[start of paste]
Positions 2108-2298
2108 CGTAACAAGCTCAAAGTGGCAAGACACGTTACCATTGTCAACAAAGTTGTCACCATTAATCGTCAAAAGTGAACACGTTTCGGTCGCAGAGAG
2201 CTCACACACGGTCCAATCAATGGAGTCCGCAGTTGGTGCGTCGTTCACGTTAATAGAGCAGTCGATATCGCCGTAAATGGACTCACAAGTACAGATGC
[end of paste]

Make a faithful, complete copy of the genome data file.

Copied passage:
Positions 2108-2298
2108 CGTAACAAGCTCAAAGTGGCAAGACACGTTACCATTGTCAACAAAGTTGTCACCATTAATCGTCAAAAGTGAACACGTTTCGGTCGCAGAGAG
2201 CTCACACACGGTCCAATCAATGGAGTCCGCAGTTGGTGCGTCGTTCACGTTAATAGAGCAGTCGATATCGCCGTAAATGGACTCACAAGTACAGATGC